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Why Not Try Buying Nothing for a Day

Why Not Try Buying Nothing for a Day

Why Not Try Buying Nothing for a Day?

Can you remember the last day when you didn’t buy a thing? No coffee on the way to work, no impulsive chocolate bar or magazine from those tempting shelves by the checkouts in the supermarkets? No? Well, you’re not alone.

But some people are fighting back and are having a ‘Buy Nothing Day’ on 24th November, as a protest against the consumerism behind our throwaway society, that is essentially harming our planet.

Where did Buy Nothing Day start?

It was founded in Vancouver in Canada by an artist called Ted Dave in 1992. It is usually celebrated on the Friday after Thanksgiving, which is also what we are coming to know as Black Friday in the UK. The point of the day was to protest and reflect on the rampant consumerism that happens not just on this day, but all year round. Now, a similar day exists in the United States, the United Kingdom, Israel, Austria, Germany, New Zealand, Japan, the Netherlands, France, and Norway, and the focus is on not just changing your spending habits for one day, but on consuming less and creating less waste.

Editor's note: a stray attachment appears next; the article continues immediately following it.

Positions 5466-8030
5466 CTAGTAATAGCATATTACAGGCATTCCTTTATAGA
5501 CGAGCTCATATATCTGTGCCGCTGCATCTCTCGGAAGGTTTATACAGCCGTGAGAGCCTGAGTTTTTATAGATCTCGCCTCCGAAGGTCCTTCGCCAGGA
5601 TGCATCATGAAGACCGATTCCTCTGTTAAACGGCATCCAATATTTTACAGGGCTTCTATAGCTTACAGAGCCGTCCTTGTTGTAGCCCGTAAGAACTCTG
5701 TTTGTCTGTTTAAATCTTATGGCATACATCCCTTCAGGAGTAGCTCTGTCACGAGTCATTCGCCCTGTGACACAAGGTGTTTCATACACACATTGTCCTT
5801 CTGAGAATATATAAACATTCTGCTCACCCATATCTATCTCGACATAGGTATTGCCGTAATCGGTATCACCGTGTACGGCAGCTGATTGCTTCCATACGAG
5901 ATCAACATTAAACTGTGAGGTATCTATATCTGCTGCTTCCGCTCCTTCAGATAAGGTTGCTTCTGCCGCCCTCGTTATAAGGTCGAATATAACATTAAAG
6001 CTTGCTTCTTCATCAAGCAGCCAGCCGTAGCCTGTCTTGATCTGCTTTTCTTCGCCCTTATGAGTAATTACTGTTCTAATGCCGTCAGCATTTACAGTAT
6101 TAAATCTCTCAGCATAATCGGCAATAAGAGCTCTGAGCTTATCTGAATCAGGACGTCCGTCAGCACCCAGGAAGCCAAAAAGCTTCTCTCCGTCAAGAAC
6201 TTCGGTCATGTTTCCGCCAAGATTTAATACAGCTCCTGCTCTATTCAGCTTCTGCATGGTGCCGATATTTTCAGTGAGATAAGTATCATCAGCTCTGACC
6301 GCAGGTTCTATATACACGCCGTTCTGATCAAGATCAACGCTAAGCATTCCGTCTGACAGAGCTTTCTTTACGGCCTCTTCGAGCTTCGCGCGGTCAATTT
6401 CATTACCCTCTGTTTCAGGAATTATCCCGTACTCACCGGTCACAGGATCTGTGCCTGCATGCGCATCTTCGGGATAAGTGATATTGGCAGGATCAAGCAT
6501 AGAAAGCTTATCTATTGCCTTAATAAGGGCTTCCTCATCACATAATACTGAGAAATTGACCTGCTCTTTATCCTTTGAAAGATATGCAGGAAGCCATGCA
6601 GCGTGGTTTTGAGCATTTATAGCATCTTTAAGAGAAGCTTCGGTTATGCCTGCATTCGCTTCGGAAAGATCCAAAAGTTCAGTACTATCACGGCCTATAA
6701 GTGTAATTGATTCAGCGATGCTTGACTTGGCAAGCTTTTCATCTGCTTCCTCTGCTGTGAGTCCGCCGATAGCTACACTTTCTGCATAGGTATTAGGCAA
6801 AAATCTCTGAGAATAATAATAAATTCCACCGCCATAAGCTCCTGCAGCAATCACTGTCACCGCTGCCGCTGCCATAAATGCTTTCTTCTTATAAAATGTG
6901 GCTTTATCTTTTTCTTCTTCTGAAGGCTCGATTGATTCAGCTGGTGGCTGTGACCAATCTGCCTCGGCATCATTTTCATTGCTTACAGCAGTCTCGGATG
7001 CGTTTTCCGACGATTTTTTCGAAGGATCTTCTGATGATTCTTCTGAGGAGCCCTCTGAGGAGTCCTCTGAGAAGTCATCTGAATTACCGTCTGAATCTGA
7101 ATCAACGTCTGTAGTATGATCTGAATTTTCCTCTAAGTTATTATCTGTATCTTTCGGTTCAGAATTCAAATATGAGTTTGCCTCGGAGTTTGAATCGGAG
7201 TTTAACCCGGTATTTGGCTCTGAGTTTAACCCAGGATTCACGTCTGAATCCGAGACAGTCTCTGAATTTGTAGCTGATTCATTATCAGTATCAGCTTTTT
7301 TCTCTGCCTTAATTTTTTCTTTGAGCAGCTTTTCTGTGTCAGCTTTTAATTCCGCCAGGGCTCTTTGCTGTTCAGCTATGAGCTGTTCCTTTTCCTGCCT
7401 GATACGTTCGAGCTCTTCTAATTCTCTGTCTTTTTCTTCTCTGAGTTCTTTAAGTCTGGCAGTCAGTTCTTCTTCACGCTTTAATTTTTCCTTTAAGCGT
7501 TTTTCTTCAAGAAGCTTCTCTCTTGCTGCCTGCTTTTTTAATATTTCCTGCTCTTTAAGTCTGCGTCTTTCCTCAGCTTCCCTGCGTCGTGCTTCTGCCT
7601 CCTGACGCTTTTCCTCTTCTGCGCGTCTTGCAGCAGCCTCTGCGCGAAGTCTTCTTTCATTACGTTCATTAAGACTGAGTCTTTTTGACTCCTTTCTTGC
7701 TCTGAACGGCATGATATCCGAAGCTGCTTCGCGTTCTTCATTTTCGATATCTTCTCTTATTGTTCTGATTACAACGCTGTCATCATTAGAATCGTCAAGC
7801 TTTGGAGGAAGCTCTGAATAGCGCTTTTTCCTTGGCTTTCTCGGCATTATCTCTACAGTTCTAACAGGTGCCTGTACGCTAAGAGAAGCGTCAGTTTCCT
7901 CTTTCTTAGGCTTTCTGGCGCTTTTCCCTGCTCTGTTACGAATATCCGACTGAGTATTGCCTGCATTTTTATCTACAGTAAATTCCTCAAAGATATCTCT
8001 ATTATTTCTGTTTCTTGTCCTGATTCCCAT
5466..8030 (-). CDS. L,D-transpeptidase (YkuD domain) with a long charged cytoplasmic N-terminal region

How to celebrate Buy Nothing Day

There are so many things you can do for free. Think about the natural beauty we are surrounded by. Take a walk in a local park, and make your own packed lunch to take. And yes, it is getting cold, so a flask of homemade tea or coffee might come in handy too!

Instead of buying food or getting caught by impulse buys at lunchtime, take your own lunch to work, and make your evening meal from leftovers or things you already have in your store cupboard or fridge. You’ll be surprised how little you really have to buy, and how much we buy just because we’re conditioned to.

Buy Nothing

Furniture Re-Use Network

The Furniture Re-use Network is a charity that represents around 200 furniture reuse organisations in the UK. Their mission is that no one should be without a bed to sleep on, a cooker to cook on, or a sofa to sit on, wherever they live. Their message is that second-hand is not second best, and that furniture reuse charities provide furniture and essential services to people who are really in need. Not only this, they want to emphasise how reusing items can reduce waste and benefit the environment.

Furniture reuse, the figures

  • Last year, more than 1.5 million people accessed affordable furniture thanks to furniture reuse organisations.
  • People on low incomes managed to save £436 million on household goods thanks to furniture reuse schemes.
  • Last year, almost 3.5 million pieces of furniture and electrical equipment were reused in the UK.
  • There are around 250 organisations that are involved in furniture reuse in the UK.
  • Furniture reuse organisations are usually charities or social enterprises that help the people most in need by providing them with second-hand furniture and volunteering opportunities.

The Furniture Re-Use Network’s ‘Buy Nothing New Day’

The network is launching their version of Buy Nothing Day, and are encouraging people to buy things from their local charity shop on the 24th November.

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